Table of Contents

Back to OverviewRecovery of Damages for Fraud 3rd edition

By Robert L. Dunn

(supplemented January 2018)

Back to Overview

Chapter 1:
Legal Principles

A. Proximate Cause Rule
B. Transaction Causation and Loss Causation Required
C. Transaction Causation Sufficient
D. Foreseeability
E. Reasonable Certainty
F. Economic Loss Rule

1. Economic Loss Rule Bars Recovery
2. Economic Loss Rule Does Not Bar Recovery        

 

Chapter 2:
Measures of Damages in Sales of Property

A. In General
B. Benefit-of-the-Bargain Rule

1. Application as General Rule
2. Application as Exception / California Law

C. Out-of-Pocket-Loss Rule

1. Application as General Rule
2. Application as Exception / Negligent Misrepresentation
3. Application as Exception / Other Circumstances
4. Application at PlaintiffÌs Option

D. Flexible Rule
E. No Rule
F. Restatement of Torts Rule
G. Uniform Commercial Code Rule
H. SellerÌs Recovery
I. Benefit-of-the-Bargain Rule and Out-of-Pocket-Loss Rule Compared
J. Rescission or Restitution

1. Rescission as an Option
2. Settlement Agreements
3. Tender of Property Received
4. Income-Producing Property

K. Return of Price Paid
L. Repair Costs

1 . Repair Costs Recoverable / In General
2. Repair Costs Recoverable / As Benefit-of-the-Bargain
3. Repair Costs Not Recoverable
4. Repair Costs as a Ceiling        

 

Chapter 3:
Measures of Damages in Other Circumstances

A. In General
B. Construction
C. Financing and Lending

1. Recovery by Borrower
2. Recovery by Lender

D. Professional Services
E. Personal Injury
F. Leases
G. Employment

1. Employee Benefit Plans
2. Acceptance of Employment
3. Termination of Employment
4. Other Employment Circumstances

H. Insurance

1. Recovery by Insured — Misrepresentation of Policy Provisions
2. Recovery by Insured — Failure to Provide Coverage
3. Recovery by Insured — Against Insurance Broker or Agent
4. Recovery by Insured — Claims Adjusting
5. Recovery by Insurer

I. Domestic Relations
J. Franchises and Distributorships
K. Kickbacks
L. Inducement to Enter Contract        

 

Chapter 4:
Consequential Damages

A. Relation of Benefit-of-the-Bargain Rule and Out-of-Pocket-Loss Rule
B. Lost Earnings
C. Lost Profits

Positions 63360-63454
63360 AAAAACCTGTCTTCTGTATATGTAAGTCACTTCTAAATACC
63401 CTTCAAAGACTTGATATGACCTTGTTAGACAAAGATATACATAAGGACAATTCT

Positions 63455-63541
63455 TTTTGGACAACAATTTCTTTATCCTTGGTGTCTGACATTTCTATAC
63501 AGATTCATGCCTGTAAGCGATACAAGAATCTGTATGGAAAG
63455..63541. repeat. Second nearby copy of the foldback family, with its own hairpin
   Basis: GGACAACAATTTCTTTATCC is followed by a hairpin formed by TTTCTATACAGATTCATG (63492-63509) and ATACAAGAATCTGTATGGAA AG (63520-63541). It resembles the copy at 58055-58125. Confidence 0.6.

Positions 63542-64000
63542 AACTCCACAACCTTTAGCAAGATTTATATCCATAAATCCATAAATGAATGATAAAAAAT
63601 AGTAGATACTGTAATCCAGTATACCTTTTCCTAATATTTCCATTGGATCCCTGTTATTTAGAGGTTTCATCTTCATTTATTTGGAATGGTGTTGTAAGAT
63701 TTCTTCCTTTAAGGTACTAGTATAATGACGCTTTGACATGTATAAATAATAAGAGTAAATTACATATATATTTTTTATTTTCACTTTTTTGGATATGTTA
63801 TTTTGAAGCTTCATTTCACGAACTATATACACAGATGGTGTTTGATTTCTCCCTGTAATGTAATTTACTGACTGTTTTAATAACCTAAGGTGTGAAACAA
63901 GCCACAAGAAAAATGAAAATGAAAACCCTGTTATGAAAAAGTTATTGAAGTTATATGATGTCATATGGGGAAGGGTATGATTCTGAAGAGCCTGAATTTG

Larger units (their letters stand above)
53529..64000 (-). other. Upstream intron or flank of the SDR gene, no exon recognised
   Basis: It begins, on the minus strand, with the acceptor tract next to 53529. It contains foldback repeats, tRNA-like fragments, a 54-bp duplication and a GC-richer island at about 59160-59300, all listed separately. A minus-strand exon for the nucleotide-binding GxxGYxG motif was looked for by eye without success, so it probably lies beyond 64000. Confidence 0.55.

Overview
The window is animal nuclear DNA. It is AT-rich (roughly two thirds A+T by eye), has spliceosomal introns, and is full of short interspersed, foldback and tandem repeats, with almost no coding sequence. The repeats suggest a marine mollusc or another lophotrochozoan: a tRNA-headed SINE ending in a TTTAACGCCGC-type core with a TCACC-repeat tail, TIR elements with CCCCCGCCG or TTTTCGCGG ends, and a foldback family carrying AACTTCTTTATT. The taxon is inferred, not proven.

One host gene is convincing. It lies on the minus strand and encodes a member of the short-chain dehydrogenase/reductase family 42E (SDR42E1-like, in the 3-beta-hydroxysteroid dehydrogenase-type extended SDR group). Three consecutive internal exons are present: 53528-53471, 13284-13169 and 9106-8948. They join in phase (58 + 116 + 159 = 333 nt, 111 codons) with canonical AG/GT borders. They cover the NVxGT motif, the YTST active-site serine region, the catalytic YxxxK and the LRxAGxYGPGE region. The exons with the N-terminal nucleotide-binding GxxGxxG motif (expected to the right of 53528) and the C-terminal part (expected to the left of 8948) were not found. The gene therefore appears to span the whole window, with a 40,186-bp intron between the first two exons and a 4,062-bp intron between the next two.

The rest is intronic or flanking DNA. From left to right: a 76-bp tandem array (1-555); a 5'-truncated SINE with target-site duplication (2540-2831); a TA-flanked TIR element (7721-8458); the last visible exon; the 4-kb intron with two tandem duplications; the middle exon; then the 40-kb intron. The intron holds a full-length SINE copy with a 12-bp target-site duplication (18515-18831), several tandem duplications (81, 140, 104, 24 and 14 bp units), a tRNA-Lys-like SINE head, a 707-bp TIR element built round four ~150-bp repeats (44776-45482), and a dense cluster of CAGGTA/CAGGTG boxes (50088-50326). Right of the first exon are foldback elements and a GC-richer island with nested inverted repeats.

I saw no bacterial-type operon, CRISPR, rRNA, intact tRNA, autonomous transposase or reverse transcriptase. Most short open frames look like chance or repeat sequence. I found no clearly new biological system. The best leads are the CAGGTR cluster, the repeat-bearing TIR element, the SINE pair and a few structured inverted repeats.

1. Benefit-of-the-Bargain Rule
2. Out-of-Pocket-Loss Rule

D. Operating Losses and Expenses
E. Emotional Distress

1. Recovery Allowed
2. Recovery Denied
3. Restatement of Torts Position

F. Expenses of Investigation
G. Attorneys’ Fees and Litigation Expenses

1. Recovery of Attorneys’ Fees and Litigation Expenses Allowed — “Tort of Another” Exception
2. Recovery of Attorneys’ Fees and Litigation Expenses Allowed — Other Grounds
3. Recovery of Attorneys’ Fees and Litigation Expenses Denied
4. Recovery of Costs of Settlement
5. Recovery of Attorneys’ Fees Incurred without Litigation

H. Interest and Financing Costs
I. Damage to Reputation        

 

Chapter 5:
Computation of Damages

A. Offsets
B. Date Damages Measured

1. Valuation at Date of Sale
2. Valuation Near Date of Sale
3. Valuation at Date of Discovery of Fraud

C. Offset of Tax Benefits
D. Recovery of Lost Tax Benefits as Damages
E. Tax Treatment of Fraud Damage Recovery
F. Against Whom Awarded
G. Admissible Evidence

1. Expert Testimony as Evidence of Value
2. Price Paid as Evidence of Value
3. Owner’s Testimony as Evidence of Value

H. Cutoff Date
I. No Double Recovery        

 

Chapter 6:
Nominal Damages

A. In General
B. Recovery Allowed
C. Recovery Denied        

 

Chapter 7:
Punitive Damages

A. In General
B. Level of Culpability Required

1. Same Standard as Fraud
2. Lesser Standard than Fraud
3. Higher Standard than Fraud

C. Recovery Based on Actual Damages
D. Recovery Based on Nominal Damages
E. Recovery Based on Equitable Relief
F. Recovery Based on Equitable Relief Denied
G. Necessity of Reasonable Relation

1. Relation Required
2. No Relation Required
3. Reduction in Compensatory Damage Award

H. Moral Culpability
I. Defendant’s Wealth — Evidence Admissible

1. Defendant’s Wealth — Evidence Required
2. Defendant’s Wealth — Evidence Not Required

J. Against Whom Awarded
K. Constitutional Limitations